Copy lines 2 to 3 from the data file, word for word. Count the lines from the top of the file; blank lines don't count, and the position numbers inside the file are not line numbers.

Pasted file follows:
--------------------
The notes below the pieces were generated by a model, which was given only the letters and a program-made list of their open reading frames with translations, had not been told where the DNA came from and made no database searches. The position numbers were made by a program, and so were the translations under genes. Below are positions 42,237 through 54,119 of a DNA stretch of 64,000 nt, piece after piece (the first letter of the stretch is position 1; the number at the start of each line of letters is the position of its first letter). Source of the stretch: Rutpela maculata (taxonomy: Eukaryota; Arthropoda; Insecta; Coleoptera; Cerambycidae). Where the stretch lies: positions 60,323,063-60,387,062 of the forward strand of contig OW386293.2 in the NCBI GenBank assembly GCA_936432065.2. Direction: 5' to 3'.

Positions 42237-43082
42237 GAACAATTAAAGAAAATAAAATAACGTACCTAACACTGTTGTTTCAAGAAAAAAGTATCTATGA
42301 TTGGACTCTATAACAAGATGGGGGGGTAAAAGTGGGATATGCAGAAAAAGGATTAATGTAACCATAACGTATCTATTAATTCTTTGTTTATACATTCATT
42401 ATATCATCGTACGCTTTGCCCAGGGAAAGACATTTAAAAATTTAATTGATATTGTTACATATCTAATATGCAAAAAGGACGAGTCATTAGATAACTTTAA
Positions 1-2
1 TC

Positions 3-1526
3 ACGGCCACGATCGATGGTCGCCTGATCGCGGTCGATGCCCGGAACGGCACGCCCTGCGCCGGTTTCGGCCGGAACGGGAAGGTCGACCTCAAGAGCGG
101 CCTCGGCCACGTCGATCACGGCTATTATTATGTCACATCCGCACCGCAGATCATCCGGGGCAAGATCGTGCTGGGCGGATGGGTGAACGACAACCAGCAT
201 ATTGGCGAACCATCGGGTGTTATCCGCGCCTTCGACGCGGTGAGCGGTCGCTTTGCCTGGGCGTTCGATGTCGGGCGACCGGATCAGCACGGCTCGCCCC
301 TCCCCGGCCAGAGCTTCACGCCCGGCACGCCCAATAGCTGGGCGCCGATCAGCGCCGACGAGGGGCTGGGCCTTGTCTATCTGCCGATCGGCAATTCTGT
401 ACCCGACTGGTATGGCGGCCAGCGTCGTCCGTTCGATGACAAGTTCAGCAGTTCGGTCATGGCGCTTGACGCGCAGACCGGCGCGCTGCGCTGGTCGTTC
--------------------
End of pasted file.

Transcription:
Positions 42237-43082
42237 GAACAATTAAAGAAAATAAAATAACGTACCTAACACTGTTGTTTCAAGAAAAAAGTATCTATGA